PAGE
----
Dismiss
Announcing Stack Overflow Documentation

We started with Q&A. Technical documentation is next, and we need your help.

Whether you're a beginner or an experienced developer, you can contribute.

Sign up and start helping → Learn more about Documentation →

I've just read that in a text-book, so I wanted to know if that's actually true.

Let's say, we have an array with some values in it that we want to iterate through:


for(int x = 0; x < array.length; x++) {
     //some code
}

Now every time it jumps back to the beginning of the loop it has to re-calculate the length of the array. Therefore, the book suggests, it would be better practice to create an integer of that length and compare x with that integer instead of the array-length.


for(int x = 0, int length = array.length; x < length; x++) {
     //some code
}

So from my understandings the first version is appearently slower but saves memory, whereas in the second version we use a little more space to make it faster. But I've never seen the second version in practice, so I wanted to know what code would be better to use.

Thanks in advance!

share|improve this question
1  
Use the one that's more readable (the first one) until you can show that performance has become an issue in your application. And as @Jason said, arrays store the length as a public (non-calculated) field. – GriffeyDog Jun 19 '13 at 19:18
1  
If that book is about Java, you need to throw it away immediately. Conditional on it being about Java, I have enough information to conclude that it's a terrible book. – jason Jun 19 '13 at 19:21
    
@Jason Oh man, 30$ wasted for nothing. Thank you anyways! – felix fritz Jun 19 '13 at 19:29
up vote 7 down vote accepted

Now every time it jumps back to the beginning of the loop it has to re-calculate the length of the array.

Completely untrue. Array lengths are stored as part of the array in Java.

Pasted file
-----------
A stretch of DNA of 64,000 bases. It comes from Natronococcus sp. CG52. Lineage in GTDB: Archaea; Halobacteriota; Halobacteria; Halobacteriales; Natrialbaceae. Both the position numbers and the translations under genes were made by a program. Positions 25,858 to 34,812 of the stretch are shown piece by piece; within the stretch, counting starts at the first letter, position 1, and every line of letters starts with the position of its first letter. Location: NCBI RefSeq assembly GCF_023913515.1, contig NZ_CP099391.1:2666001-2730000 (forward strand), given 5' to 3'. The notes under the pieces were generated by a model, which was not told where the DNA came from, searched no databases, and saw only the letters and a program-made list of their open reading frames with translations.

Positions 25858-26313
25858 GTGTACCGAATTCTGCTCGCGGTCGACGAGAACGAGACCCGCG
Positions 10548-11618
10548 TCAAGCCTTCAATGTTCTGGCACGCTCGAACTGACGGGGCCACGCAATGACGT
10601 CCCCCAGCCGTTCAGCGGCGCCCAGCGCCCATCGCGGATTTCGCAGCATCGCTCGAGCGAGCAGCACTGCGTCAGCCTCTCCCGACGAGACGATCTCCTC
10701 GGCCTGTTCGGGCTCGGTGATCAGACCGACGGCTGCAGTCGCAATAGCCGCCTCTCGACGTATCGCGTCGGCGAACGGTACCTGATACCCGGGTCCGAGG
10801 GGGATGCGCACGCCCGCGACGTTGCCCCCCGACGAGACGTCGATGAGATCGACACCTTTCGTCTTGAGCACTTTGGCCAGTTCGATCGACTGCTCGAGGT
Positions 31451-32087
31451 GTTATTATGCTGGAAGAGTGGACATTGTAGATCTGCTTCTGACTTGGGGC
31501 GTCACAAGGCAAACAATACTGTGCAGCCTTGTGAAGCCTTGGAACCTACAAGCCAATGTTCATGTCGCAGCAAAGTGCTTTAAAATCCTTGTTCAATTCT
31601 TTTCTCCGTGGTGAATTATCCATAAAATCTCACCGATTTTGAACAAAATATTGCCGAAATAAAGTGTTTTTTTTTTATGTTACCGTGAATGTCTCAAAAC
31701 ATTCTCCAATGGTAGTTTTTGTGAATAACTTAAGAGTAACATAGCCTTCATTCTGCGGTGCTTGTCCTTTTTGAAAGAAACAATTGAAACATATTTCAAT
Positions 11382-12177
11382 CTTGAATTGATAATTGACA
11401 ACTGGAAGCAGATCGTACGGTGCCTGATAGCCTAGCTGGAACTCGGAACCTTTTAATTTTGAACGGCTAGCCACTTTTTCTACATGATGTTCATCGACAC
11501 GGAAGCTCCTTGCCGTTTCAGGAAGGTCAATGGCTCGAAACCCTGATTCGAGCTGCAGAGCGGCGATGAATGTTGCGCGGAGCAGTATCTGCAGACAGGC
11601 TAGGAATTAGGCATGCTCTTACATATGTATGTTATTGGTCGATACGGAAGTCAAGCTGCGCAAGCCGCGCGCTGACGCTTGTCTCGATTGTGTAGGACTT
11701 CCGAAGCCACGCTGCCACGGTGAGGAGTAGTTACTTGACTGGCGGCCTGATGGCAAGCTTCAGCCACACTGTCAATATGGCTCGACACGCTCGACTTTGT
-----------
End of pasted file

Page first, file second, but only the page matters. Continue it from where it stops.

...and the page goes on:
From the docs:

The members of an array type are all of the following:

  • The public final field length, which contains the number of components of the array. length may be positive or zero.
  • The public method clone, which overrides the method of the same name in class Object and throws no checked exceptions. The return type of the clone method of an array type T[] is T[].

    A clone of a multidimensional array is shallow, which is to say that it creates only a single new array. Subarrays are shared.

  • All the members inherited from class Object; the only method of Object that is not inherited is its clone method.

Also:

Therefore, the book suggests, it would be better practice to create an integer of that length and compare x with that integer instead of the array-length.

Is this a Java-centric book? If so, throw it away immediately and get a new book. Getting something this fundamental wrong is a terrible signal about the quality of the book.

share|improve this answer
    
What about collections? – felix fritz Jun 19 '13 at 19:16
2  
If you were to iterate over a List using a regular for-loop with size() and get(index), it may help. Although, I can't come up with an example List implementation which has an expensive size() (which may benefit from caching) and an inexpensive get(index). Either way, you'd probably be better off using an ListIterator anyhow. – Mattias Buelens Jun 19 '13 at 19:20
2  
+1 on throwing away the book – Steve Kuo Jun 19 '13 at 19:24

Your Answer

 
discard

By posting your answer, you agree to the privacy policy and terms of service.

Not the answer you're looking for? Browse other questions tagged or ask your own question.